The letter calls on the Canadian federal government to institute "an immediate and targeted visa providing those currently displaced by the U.S. executive order with temporary residency in Canada."

"This visa would allow these residents to live and work in Canada with access to benefits until such time as they can complete the application process for permanent residency if they so choose," the letter says. "We encourage provincial and municipal governments across Canada to lend support as they can."

A call to action

Among the signers was Boris Wertz, founder and general partner at seed-stage investor Version One Ventures in Vancouver.

"It's a message to our own country, as much as to the U.S., that we think diversity is a strength to the entrepreneurial ecosystem," says Wertz, who himself emigrated from Germany 15 years ago.

As he and several other Canada-based investors pointed out, more than half of the billion-dollar companies in technology were created by immigrants. Research by the National Foundation for Immigration Policy, a nonpartisan think tank in Arlington, Virginia, found that immigrants started 44 of 87 U.S. start-up companies valued at $1 billion or more as of Jan. 1, 2016, with each company creating an average of 760 jobs. These 44 companies are valued at $168 billion, according to the study.

Sid Paquette also signed the open letter. He is managing director at OMERS Ventures, the venture capital arm of OMERS, one of Canada's largest pension funds. "I believe the influx of talented immigrants to Canada will increase due to Trump's archaic policies," says Paquette. "We'll gladly keep our country open to everyone."

The talent chase

Will there be a brain drain from the United States to Canada? Kevin Kimsa, general partner at ScaleUP Ventures, a venture fund in Toronto, thought a mass exodus is unlikely. But he did expect overseas talent to reconsider coming to the United States.

"The recent Trump order on closing the borders down furthers an additional message of uncertainty in terms of U.S. policy," said Kimsa, commenting on the original executive order.
For people who have a choice on where to emigrate, "it may sway the vote in terms of coming to Canada vs. Silicon Valley," he said. "I would not be surprised if you had some individuals that elected to come to Canada because of the continuing messages coming out of the U.S. government."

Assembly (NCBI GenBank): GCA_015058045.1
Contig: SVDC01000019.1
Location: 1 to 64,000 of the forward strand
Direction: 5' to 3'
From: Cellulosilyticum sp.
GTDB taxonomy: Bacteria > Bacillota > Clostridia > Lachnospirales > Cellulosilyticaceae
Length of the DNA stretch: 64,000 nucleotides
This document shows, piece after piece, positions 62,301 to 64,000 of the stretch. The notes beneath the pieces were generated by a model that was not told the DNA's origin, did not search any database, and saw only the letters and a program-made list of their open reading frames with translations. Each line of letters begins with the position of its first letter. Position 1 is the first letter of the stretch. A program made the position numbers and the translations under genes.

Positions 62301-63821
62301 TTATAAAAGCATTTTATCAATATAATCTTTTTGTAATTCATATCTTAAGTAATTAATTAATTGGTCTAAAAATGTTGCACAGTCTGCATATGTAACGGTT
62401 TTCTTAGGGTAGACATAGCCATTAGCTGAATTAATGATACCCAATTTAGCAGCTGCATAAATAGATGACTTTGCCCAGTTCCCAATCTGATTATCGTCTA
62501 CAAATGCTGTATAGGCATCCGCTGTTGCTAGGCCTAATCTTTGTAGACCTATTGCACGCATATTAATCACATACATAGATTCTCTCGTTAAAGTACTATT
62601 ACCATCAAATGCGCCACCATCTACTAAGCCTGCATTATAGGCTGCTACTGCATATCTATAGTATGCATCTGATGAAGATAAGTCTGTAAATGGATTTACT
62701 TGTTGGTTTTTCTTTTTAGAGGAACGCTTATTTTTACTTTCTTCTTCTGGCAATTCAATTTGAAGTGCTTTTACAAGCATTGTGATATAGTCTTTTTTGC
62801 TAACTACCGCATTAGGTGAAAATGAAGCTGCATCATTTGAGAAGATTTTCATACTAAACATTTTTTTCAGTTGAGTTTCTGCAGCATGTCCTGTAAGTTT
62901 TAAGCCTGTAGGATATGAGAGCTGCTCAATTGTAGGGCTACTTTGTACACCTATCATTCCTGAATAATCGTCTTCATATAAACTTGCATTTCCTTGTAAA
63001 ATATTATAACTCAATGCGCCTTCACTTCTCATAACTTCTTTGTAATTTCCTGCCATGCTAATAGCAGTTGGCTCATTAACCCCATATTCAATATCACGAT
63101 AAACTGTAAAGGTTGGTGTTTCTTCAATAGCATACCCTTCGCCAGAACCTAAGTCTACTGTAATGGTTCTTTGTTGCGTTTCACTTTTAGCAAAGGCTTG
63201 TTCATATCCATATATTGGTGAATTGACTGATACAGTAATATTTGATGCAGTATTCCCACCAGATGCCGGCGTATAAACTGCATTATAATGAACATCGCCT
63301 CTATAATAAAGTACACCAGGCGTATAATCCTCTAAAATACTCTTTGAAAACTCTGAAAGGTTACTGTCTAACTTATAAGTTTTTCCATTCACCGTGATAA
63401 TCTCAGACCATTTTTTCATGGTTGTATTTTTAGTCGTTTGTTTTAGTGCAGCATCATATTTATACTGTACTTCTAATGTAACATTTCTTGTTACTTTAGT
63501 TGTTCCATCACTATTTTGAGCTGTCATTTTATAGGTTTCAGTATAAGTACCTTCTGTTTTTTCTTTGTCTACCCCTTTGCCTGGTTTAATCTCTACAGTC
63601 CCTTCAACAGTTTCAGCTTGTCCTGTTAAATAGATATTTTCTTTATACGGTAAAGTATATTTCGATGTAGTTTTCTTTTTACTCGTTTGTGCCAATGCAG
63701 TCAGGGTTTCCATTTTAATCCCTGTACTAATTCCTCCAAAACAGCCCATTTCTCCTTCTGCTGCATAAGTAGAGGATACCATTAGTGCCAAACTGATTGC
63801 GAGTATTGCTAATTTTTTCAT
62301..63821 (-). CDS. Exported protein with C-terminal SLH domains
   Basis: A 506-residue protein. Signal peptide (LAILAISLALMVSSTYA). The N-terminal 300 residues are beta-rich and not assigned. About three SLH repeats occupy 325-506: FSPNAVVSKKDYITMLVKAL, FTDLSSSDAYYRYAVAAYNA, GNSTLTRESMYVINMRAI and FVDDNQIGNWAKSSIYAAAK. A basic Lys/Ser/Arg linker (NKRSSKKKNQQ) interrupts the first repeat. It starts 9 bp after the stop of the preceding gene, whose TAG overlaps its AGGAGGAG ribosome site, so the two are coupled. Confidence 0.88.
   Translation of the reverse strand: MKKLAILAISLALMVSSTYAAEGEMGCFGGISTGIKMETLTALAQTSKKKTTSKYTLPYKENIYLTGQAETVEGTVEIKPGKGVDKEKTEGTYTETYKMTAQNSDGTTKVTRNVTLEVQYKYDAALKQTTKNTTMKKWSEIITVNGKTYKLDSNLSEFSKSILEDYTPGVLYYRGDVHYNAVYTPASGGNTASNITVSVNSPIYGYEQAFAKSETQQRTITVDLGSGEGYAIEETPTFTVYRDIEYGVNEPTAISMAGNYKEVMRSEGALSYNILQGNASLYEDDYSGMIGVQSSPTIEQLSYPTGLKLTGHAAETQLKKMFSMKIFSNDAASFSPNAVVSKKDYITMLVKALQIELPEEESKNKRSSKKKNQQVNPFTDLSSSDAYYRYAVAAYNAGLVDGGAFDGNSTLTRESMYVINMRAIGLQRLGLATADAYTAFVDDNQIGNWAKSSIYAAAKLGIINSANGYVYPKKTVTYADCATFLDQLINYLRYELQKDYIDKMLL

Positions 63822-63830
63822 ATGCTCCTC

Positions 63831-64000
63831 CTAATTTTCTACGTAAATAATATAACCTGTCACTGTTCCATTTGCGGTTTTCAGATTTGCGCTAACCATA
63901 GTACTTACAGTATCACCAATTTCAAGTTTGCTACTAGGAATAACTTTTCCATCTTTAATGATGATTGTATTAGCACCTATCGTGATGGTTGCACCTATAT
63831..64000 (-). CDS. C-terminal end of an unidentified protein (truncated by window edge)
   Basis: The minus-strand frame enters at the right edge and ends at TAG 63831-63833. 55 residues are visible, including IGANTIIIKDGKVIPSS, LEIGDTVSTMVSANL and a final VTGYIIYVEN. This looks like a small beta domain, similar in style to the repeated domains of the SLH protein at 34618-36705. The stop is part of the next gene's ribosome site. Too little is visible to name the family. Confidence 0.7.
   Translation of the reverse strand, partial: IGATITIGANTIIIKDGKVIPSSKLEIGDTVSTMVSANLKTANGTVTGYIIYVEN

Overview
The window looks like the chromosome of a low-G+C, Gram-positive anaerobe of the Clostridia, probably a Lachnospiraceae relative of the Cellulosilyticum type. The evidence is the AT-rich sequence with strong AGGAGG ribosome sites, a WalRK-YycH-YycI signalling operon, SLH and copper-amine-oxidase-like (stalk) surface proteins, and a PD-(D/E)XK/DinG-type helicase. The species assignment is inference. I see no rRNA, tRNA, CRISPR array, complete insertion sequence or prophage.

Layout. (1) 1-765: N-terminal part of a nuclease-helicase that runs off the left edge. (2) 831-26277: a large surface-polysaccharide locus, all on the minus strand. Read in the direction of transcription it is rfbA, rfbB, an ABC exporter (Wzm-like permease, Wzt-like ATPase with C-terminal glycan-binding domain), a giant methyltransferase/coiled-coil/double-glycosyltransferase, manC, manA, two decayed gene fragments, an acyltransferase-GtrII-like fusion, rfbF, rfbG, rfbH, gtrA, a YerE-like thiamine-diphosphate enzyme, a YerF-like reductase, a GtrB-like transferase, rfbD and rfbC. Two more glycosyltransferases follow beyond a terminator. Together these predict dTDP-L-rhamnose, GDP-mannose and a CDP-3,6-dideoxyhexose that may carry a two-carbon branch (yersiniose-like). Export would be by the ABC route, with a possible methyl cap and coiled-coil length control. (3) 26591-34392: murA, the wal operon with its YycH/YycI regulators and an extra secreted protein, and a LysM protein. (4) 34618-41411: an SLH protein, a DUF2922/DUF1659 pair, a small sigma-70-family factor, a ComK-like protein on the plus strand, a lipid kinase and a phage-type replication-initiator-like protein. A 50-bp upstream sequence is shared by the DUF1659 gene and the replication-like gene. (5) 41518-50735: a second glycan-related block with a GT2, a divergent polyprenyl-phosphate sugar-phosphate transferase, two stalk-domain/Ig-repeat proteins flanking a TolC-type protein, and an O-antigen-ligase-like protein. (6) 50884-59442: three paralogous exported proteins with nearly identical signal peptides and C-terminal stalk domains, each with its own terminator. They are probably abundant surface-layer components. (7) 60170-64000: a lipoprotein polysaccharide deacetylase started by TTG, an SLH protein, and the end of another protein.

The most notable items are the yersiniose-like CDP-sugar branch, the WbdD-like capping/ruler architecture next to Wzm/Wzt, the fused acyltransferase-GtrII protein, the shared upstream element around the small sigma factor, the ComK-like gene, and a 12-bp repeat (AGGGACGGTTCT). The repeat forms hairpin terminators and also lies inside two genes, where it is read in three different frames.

There could also be more of a push by investors to base technology development resources in Canada, Kimsa said. "Development resources cost a lot less in Canada," he said. "That is an effect of the Canadian dollar. You now have this situation where there may be more resources."
Wertz, who received calls from a few friends in the United States who wanted to move to Canada after Trump's election, said these calls have started to pick up again since the executive order.

"It has certainly changed the discussion and has damaged the brand of the U.S.," said Wertz. "If you are a green-card holder and suddenly are not allowed to enter the country where you have a home, a family, where you paid your taxes and were a welcome resident for a very long time, a lot of people will ask themselves how much they can trust this country going forward. It broadens their perspective on where they think about building their career."

According to Karamdeep Nijjar, a venture capitalist at iNovia Capital in Toronto, Trump's first executive order is an early warning sign, creating "a cloud of uncertainty hanging over what a path to full citizenship looks like."

It could have a ripple effect and help "Canada move up the ranks in terms of being a more attractive destination and magnet for highly skilled entrepreneurs who ordinarily would have had the U.S. at the top of their list," he said.

— By Elaine Pofeldt, special to